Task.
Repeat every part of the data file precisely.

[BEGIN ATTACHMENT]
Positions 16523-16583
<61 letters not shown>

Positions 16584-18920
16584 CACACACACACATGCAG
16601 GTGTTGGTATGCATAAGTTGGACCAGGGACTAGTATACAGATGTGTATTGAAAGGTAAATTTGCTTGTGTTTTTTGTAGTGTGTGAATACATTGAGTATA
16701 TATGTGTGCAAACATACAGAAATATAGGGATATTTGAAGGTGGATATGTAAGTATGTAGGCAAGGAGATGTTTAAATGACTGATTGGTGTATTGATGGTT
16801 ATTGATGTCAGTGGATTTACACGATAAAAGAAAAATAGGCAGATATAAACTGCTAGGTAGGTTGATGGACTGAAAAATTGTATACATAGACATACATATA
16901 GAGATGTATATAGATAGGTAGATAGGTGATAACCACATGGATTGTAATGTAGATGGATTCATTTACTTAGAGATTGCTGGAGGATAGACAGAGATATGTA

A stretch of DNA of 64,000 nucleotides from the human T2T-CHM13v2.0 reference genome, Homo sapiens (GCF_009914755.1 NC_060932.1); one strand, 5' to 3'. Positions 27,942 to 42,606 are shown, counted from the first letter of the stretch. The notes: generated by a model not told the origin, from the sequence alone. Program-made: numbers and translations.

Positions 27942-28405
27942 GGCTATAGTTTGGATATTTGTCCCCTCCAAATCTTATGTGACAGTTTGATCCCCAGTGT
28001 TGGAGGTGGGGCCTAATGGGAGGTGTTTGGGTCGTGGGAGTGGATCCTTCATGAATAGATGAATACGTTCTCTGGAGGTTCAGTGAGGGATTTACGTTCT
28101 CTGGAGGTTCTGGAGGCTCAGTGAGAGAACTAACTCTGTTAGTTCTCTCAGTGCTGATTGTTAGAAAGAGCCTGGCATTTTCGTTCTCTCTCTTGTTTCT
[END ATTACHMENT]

Positions 16523-16583
<61 letters not shown>

Positions 16584-18920
16584 CACACACACACATGCAG
16601 GTGTTGGTATGCATAAGTTGGACCAGGGACTAGTATACAGATGTGTATTGAAAGGTAAATTTGCTTGTGTTTTTTGTAGTGTGTGAATACATTGAGTATA
16701 TATGTGTGCAAACATACAGAAATATAGGGATATTTGAAGGTGGATATGTAAGTATGTAGGCAAGGAGATGTTTAAATGACTGATTGGTGTATTGATGGTT
16801 ATTGATGTCAGTGGATTTACACGATAAAAGAAAAATAGGCAGATATAAACTGCTAGGTAGGTTGATGGACTGAAAAATTGTATACATAGACATACATATA
16901 GAGATGTATATAGATAGGTAGATAGGTGATAACCACATGGATTGTAATGTAGATGGATTCATTTACTTAGAGATTGCTGGAGGATAGACAGAGATATGTA

A stretch of DNA of 64,000 nucleotides from the human T2T-CHM13v2.0 reference genome, Homo sapiens (GCF_009914755.1 NC_060932.1); one strand, 5' to 3'. Positions 27,942 to 42,606 are shown, counted from the first letter of the stretch. The notes: generated by a model not told the origin, from the sequence alone. Program-made: numbers and translations.

Positions 27942-28405
27942 GGCTATAGTTTGGATATTTGTCCCCTCCAAATCTTATGTGACAGTTTGATCCCCAGTGT
28001 TGGAGGTGGGGCCTAATGGGAGGTGTTTGGGTCGTGGGAGTGGATCCTTCATGAATAGATGAATACGTTCTCTGGAGGTTCAGTGAGGGATTTACGTTCT
28101 CTGGAGGTTCTGGAGGCTCAGTGAGAGAACTAACTCTGTTAGTTCTCTCAGTGCTGATTGTTAGAAAGAGCCTGGCATTTTCGTTCTCTCTCTTGTTTCT